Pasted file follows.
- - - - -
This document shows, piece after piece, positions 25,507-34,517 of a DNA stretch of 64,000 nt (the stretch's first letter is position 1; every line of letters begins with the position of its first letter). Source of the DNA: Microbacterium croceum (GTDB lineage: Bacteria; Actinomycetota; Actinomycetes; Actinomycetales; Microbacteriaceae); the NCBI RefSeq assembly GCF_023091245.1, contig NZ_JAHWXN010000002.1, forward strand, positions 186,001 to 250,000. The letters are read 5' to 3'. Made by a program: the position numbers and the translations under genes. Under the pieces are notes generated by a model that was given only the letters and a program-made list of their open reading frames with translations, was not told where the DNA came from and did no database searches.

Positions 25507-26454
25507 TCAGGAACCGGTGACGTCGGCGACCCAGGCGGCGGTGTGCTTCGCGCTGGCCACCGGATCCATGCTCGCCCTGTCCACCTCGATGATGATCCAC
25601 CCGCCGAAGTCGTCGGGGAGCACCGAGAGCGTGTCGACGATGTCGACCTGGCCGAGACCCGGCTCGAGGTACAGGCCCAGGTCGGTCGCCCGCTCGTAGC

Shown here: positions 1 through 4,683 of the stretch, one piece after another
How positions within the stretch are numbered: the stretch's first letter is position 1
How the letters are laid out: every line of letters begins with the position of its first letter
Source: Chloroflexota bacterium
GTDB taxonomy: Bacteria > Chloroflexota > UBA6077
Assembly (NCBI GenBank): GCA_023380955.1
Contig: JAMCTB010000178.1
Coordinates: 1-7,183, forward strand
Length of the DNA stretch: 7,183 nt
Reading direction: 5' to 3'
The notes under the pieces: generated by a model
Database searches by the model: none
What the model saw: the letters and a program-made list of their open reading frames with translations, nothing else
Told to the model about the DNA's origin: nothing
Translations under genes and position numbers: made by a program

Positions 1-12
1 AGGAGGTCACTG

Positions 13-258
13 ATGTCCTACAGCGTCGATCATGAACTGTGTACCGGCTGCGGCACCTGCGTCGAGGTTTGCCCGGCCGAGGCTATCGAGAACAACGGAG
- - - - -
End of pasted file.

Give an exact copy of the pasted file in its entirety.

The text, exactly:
This document shows, piece after piece, positions 25,507-34,517 of a DNA stretch of 64,000 nt (the stretch's first letter is position 1; every line of letters begins with the position of its first letter). Source of the DNA: Microbacterium croceum (GTDB lineage: Bacteria; Actinomycetota; Actinomycetes; Actinomycetales; Microbacteriaceae); the NCBI RefSeq assembly GCF_023091245.1, contig NZ_JAHWXN010000002.1, forward strand, positions 186,001 to 250,000. The letters are read 5' to 3'. Made by a program: the position numbers and the translations under genes. Under the pieces are notes generated by a model that was given only the letters and a program-made list of their open reading frames with translations, was not told where the DNA came from and did no database searches.

Positions 25507-26454
25507 TCAGGAACCGGTGACGTCGGCGACCCAGGCGGCGGTGTGCTTCGCGCTGGCCACCGGATCCATGCTCGCCCTGTCCACCTCGATGATGATCCAC
25601 CCGCCGAAGTCGTCGGGGAGCACCGAGAGCGTGTCGACGATGTCGACCTGGCCGAGACCCGGCTCGAGGTACAGGCCCAGGTCGGTCGCCCGCTCGTAGC

Shown here: positions 1 through 4,683 of the stretch, one piece after another
How positions within the stretch are numbered: the stretch's first letter is position 1
How the letters are laid out: every line of letters begins with the position of its first letter
Source: Chloroflexota bacterium
GTDB taxonomy: Bacteria > Chloroflexota > UBA6077
Assembly (NCBI GenBank): GCA_023380955.1
Contig: JAMCTB010000178.1
Coordinates: 1-7,183, forward strand
Length of the DNA stretch: 7,183 nt
Reading direction: 5' to 3'
The notes under the pieces: generated by a model
Database searches by the model: none
What the model saw: the letters and a program-made list of their open reading frames with translations, nothing else
Told to the model about the DNA's origin: nothing
Translations under genes and position numbers: made by a program

Positions 1-12
1 AGGAGGTCACTG

Positions 13-258
13 ATGTCCTACAGCGTCGATCATGAACTGTGTACCGGCTGCGGCACCTGCGTCGAGGTTTGCCCGGCCGAGGCTATCGAGAACAACGGAG